Sky Kings: The Tipping Point
Every pilot knows that flying is an intense mixture of uncommon rewards offset with exposure to risk. After all, while airplanes provide some of the greatest pleasures in our lifetimes, they do have to reach a lethal speed just to get airborne and then fly at thousands of feet above the ground. Balancing the risk/reward equation is something my wife and flying partner, Martha, and I have been thinking about ever since we had our airplane accident.
To understand how transformative this event was for us, let me go back in time. Flying had us hooked right from the start. As soon as the opportunity arose, we learned to fly together and enjoyed every minute of it. It didn’t take long before we started exploring the country in our airplane. The day after we got our certificates, we took off in our Cherokee 140 from our home field in Indianapolis on a flying trip that took us to Arkansas and Florida, and before we had our certificates for a week, we made our first international trip to Grand Bahama.
Instead of returning to Indianapolis from northern Florida, we turned left and went to California. We explored the length of the state, looking for a place we might want to move to. We ultimately settled on San Diego. We were having a grand time. Flying provided everything we loved — learning, seeing the world from above and exploring with unparalleled ability.
At that time, you had to have 200 hours of flight time to get an instrument rating, and at hour 201, we each went for our instrument check rides. At just under 300 hours, we had a checkout of less than a half-hour in the Piper Comanche we had just purchased and took off the next day from California to fly in one day to Indianapolis. The instrument ratings and the more capable Comanche expanded our ability to travel in our own airplane, and we took full advantage of it. We used our airplane for personal transportation and for our business, and we manufactured opportunities to fly every way we could imagine, even when flying on the airlines made far more sense.
But there was a problem. We were scaring everyone who cared about us and even some who had never met us before. People felt that we thought we were invulnerable and that we took too many risks. People were concerned that we were overconfident and overly optimistic. It worried people that we were in so much of a hurry and that we advanced too quickly to a higher performance aircraft. We were the kind of pilots who frightened people.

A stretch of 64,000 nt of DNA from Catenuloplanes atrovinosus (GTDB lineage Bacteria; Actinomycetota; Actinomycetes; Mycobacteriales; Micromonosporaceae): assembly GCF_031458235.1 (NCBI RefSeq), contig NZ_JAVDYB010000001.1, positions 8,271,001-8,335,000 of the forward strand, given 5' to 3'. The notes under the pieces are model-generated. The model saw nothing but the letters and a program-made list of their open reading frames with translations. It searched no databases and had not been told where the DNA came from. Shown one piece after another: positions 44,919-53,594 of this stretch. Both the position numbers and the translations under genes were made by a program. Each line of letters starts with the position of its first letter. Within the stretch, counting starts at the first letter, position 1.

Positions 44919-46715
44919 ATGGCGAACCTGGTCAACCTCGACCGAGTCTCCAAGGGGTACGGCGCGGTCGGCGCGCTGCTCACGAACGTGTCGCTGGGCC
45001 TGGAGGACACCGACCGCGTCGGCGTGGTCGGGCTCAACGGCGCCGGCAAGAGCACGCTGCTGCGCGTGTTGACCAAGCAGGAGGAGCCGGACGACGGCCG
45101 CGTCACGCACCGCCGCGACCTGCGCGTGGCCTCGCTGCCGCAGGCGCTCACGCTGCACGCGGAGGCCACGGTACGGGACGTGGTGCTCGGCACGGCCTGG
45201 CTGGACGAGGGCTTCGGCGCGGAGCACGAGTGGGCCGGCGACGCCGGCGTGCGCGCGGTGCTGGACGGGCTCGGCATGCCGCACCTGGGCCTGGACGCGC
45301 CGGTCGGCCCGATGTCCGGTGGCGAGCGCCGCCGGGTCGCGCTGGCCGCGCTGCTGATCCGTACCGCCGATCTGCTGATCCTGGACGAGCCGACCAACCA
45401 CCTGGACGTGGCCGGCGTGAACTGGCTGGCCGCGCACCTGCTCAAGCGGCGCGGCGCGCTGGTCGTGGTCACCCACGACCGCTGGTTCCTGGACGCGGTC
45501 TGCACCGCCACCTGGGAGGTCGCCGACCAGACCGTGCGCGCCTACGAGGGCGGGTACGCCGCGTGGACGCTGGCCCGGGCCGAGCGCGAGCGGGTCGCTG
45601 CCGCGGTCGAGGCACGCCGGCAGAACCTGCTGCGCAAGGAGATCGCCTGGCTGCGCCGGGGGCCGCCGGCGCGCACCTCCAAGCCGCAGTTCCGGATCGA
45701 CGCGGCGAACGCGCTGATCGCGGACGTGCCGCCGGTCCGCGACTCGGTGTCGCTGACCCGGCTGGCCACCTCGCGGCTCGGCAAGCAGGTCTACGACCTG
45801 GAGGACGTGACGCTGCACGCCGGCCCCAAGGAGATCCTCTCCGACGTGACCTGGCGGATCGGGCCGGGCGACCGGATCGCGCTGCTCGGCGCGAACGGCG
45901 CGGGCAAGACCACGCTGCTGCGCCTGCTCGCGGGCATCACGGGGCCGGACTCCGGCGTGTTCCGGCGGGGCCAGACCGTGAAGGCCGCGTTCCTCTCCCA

And those people were right. On that very first long trip, we had numerous close calls. On the way to Arkansas, we couldn’t find the grass strip we had chosen as a fuel stop because of a fresh covering of snow and got low on fuel looking for an alternate.
In northwest Florida, we got caught by low ceilings and visibilities and circled our destination airport in the mist multiple times before getting sufficiently lined up with a runway to be able to land. As VFR-only pilots in Louisiana, we climbed through a hole in a forming cloud layer, which resulted in getting trapped on top over an area of low ceilings and visibilities. We absolutely terrified the FSS operator when we called to find the nearest hole so we could get down and land.
On the way to Houston, we sorted our way through gathering cumulus clouds. By the time we reached the runway, we were so exhausted that just before touchdown we saw the wrong number painted on the runway in front of us but landed on it anyway. In Tucson, Arizona, we made our first-ever night landing after flying over the mountains in the dark.
The saga continued everywhere we went. When concerned pilots were courageous enough to confront us regarding our flying habits, we didn’t take it well. In Albuquerque, New Mexico, as we were preparing our Comanche for a night flight over the mountains to California in a snowstorm with snowflakes the size of dimes, a pilot kept questioning us about why we didn’t wait until morning. Our impatient reaction was that we knew what we were doing.
Maybe our impatient reaction wasn’t entirely our fault. Pilots and many flight instructors have not been trained to effectively counsel pilots who take unnecessary risks. There was an implication that we had no judgment and lacked good decision-making skills. We tended to resent that. After all, we owned our own business and were doing well. In our minds, we clearly had good judgment and decision-making skills.